What the World Was Watching: WWF Superstars – April 2, 1994

Reviews, Shows, TV Shows

WWF Superstars

-Vince McMahon and Johnny Polo are in the booth for today’s show.

-Opening Non-Title Contest: “The Bad Guy” Razor Ramon (Intercontinental Champion) vs. Steve Smith:

Ramon messes with Polo’s hat on the way to the ring, prompting Polo to threaten a lawsuit and he leaves the booth. Smith goes after Ramon’s arm, but Ramon slams out of it. Jerry “the King” Lawler joins McMahon in the booth as Ramon works the arm. Smith makes a brief comeback, but Ramon turns the tide and pounds away on him in the corner. After a boring armbar spot that goes nowhere, Ramon gives Smith a side suplex off the second rope and pins him after a Razor’s Edge at 3:19. This was the usual boring Ramon squash match.

-The ending of the Lex Luger-Yokozuna title match at WrestleMania X is replayed.

-Crush (w/Mr. Fuji) vs. Tom Alton:

Chris Williams is our guest ring announcer and he does a good job for a kid that’s only five or six years old. Alton outmaneuvers Crush and takes him to the buckle several times, but runs into a Crush chokeslam shortly thereafter. Crush pounds away as McMahon and Lawler discuss how Men on a Mission won the tag team championships on a recent European tour and held them for two days. There’s a rumor that that title change happened because Pierre forgot to kick out after Mabel splashed him, but I’ve never been able to verify its accuracy. Crush gives Alton a hot shot from a gorilla press position and that finishes at 1:50. Interesting finish, but there was nothing special here.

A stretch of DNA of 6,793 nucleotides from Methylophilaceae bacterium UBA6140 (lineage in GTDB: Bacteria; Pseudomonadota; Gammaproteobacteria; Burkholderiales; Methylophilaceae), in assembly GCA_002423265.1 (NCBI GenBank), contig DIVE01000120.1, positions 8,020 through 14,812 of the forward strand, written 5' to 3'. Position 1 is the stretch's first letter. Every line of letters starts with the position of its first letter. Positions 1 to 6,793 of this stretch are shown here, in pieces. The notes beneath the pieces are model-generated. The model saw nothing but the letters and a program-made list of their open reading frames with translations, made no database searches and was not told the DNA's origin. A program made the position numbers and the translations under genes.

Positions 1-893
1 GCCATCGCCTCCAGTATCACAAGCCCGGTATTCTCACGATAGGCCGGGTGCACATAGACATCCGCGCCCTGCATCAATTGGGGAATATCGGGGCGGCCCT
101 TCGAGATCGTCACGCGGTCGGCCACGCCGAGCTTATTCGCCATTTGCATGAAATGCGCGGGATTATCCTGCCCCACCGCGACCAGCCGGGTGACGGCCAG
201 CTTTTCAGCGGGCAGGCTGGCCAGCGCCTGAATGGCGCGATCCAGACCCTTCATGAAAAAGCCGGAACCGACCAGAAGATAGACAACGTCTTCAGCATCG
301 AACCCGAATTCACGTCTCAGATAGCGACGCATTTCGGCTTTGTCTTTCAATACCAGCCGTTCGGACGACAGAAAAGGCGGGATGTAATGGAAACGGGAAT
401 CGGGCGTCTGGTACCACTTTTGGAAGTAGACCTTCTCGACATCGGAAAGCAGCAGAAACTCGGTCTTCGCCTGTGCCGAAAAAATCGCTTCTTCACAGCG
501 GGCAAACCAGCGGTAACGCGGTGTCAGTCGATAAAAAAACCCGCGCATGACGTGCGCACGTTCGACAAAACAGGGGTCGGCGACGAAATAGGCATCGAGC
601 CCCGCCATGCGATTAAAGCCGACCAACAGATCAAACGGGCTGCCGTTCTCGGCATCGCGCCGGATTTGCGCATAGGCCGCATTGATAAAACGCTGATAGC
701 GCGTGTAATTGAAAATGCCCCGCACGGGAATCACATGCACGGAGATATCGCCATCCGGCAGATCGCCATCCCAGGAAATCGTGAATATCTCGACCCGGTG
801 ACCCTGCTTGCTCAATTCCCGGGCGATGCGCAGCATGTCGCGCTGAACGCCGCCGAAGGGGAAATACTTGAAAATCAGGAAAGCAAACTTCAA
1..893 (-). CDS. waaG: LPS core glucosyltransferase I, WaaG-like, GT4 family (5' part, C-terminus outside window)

-Live Event News shows us an interview Bret Hart had with the media after WrestleMania. Bret says that he wants to face Owen again and that Owen can only beat him one time out of ten.

-“Double J” Jeff Jarrett vs. Thurman “Sparky” Plugg: